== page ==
Bipolar 2 From Inside and Out

I met the Bloggess (aka Jenny Lawson) recently at a book signing for Furiously Happy, her second book. (Her first book was Let’s Pretend This Never Happened.)

Back row: Rory, the Furiously Happy Raccoon; middle row: me, Jenny Lawson; front row: Erma the Armadillo

Back row: Rory, the Furiously Happy Raccoon; middle row: me, Jenny Lawson; front row: Erma the Armadillo

The space at the bookstore was full to overflowing. (People had driven for as much as five hours to see her.) Jenny read two chapters of her new book to riotous laughter and applause. There was a brief Q&A session. (I figured she got the same questions all the time and wanted to ask her something that no one else had. I imagine that writers on tour need a little variety.So I asked: If you could be any animal, what would you be and why? Her answer: A tapeworm, because I could just not move and have people feed me.)

I joined the signing line (#17). She signed my copy of her book (“Our story is not over.”) and I showed her the semicolon tattoo that goes with that saying. She also signed my armadillo purse (Erma) and a piece of glass for my husband, who wants to put it over a picture of her or of a vagina; he hasn’t decided which. She laughed. He was one of the many that ask for perhaps her most famous – or at least most quoted – phrase, “Knock knock, motherfucker.” (It comes from her story about leaving a giant metal chicken on someone’s doorstep. There were also a lot of metal chickens she was asked to sign.) The bookstore personnel made sure that everyone knew it was okay to ask for that. In fact, they announced it just before the signings, reassuring the shy or inhibited.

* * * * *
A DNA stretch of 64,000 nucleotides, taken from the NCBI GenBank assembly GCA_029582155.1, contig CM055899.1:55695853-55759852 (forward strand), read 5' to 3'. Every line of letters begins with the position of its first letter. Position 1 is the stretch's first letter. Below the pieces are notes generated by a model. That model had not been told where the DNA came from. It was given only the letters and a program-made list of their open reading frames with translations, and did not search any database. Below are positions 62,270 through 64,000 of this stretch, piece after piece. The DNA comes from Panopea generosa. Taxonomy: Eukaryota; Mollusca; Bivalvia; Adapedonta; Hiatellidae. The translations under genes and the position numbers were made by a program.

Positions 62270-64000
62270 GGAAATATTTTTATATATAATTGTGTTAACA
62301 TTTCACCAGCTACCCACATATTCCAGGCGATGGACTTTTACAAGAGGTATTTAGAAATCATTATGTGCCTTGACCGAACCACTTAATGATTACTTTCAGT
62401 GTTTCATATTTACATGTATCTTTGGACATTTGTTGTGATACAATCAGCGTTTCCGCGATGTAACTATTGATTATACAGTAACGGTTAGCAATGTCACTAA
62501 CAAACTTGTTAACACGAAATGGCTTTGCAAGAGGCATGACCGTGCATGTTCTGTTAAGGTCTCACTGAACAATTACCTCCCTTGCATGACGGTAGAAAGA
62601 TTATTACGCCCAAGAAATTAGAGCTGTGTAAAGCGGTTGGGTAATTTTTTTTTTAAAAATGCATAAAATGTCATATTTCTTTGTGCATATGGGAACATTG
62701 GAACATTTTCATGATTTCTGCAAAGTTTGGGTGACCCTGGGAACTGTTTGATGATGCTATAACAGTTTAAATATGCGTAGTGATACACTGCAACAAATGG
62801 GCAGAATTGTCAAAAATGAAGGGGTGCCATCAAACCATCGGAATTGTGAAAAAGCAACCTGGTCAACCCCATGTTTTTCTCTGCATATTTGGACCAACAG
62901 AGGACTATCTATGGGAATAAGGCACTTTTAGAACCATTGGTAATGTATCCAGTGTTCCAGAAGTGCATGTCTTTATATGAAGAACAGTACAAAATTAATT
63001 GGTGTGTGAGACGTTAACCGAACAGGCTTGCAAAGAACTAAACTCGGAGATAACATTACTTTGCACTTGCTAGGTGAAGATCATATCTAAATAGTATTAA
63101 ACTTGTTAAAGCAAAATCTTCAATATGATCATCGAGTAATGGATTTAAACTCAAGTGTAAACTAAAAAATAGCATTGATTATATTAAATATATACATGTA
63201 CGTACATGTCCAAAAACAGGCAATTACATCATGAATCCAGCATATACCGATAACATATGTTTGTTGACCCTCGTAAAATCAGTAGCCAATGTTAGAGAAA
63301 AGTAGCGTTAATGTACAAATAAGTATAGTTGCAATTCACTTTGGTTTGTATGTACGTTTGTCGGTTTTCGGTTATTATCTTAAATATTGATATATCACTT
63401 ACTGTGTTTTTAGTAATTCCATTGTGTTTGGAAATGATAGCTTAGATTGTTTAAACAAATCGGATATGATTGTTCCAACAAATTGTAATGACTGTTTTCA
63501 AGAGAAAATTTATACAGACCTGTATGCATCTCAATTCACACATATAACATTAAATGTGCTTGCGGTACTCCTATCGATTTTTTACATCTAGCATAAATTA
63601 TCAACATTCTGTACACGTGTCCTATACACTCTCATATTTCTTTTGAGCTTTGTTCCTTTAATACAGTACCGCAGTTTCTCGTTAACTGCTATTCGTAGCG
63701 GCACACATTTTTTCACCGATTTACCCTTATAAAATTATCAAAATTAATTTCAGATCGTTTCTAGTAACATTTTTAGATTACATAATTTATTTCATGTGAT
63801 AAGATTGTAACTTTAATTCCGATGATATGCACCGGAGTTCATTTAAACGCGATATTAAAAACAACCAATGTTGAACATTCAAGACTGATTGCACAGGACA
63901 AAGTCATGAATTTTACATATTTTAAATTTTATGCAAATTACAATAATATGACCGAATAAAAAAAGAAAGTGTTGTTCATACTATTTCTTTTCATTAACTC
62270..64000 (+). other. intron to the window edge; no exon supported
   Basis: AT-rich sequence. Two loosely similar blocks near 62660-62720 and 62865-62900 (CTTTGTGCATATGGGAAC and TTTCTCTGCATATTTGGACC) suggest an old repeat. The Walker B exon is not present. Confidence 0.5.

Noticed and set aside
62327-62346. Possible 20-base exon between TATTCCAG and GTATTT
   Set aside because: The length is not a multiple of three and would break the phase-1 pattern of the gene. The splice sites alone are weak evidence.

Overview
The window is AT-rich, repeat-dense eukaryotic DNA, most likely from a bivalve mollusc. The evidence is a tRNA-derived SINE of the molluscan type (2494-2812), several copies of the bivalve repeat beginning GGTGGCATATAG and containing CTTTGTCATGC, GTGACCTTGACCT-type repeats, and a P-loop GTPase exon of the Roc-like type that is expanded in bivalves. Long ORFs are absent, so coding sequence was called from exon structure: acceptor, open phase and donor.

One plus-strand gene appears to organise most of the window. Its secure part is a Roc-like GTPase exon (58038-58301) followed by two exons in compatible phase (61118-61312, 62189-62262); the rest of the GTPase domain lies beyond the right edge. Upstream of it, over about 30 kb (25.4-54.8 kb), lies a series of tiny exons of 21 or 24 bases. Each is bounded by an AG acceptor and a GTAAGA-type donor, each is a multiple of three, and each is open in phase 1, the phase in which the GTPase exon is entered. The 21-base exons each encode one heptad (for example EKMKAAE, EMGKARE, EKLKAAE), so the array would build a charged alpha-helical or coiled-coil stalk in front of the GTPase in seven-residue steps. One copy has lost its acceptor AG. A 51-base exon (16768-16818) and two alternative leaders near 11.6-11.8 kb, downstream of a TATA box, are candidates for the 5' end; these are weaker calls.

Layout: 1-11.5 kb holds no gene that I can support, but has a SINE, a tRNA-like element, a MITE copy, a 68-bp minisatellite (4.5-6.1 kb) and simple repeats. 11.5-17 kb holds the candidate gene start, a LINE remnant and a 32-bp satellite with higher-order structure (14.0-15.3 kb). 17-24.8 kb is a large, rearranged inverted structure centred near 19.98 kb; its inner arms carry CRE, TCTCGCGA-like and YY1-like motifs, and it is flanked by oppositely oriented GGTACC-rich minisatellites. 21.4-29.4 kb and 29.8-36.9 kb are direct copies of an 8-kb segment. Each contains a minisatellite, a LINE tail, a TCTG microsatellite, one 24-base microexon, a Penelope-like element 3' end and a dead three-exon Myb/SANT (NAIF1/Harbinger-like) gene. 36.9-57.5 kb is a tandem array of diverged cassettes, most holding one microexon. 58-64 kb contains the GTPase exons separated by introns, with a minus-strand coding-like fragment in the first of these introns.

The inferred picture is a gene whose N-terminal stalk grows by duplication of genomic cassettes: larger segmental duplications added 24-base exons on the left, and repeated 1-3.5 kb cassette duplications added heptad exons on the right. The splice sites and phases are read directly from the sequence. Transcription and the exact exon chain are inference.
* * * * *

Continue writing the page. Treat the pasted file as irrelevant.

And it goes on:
The title of her new book, Furiously Happy, is Lawson’s way of telling depression to fuck off: If part of her life is misery and pain, she’s going to damn well make the most of the parts that aren’t. And while she’s at it, she’ll spread the word that mental illness is not a thing to be hidden or ashamed of.

This is not to say that her mental disorders are cured or that she no longer suffers from them. She was clearly anxious when reading aloud the two chapters, and visibly relieved when that part of the evening was done. Her strategy is to laugh at mental illness, joke about her meds, and speak bluntly to those in the audience who also suffer or have a person in their life who does.

Furious Happiness is a worthy goal, and her out-there enjoyment of life leads her into some of the hysterical situations she has written about in both books. These are the stories that make you say – only you, Jenny! Then she turns around and tells you that you are just like her in the ways that count.

The readers of her books and her blog – – have formed an odd mutual support community. Although we may feel alone, Jenny rallies us to be alone together. Since one of the major difficulties with being a psychiatric patient is the feeling that no one else understands or experiences the same feelings, bringing people together in the virtual world or between the covers of a book is a valuable form of networking, especially for those who can’t network any other way.

Myself, I can’t manage the Furious Happiness. Too long dealing with the black dog and relatively little experience of even the mild highs of hypomania have left me depleted. Jenny will just have to do it for both of us. This is not to say I don’t love her or her work. I do, despite the blog post that I wrote, “Seven Reasons I Hate the Bloggess” ( I can see myself in her and her in me, but for the moment I’m not able to follow her exuberant example. But she gives me hope. And I’m sure that’s one of her most important goals.

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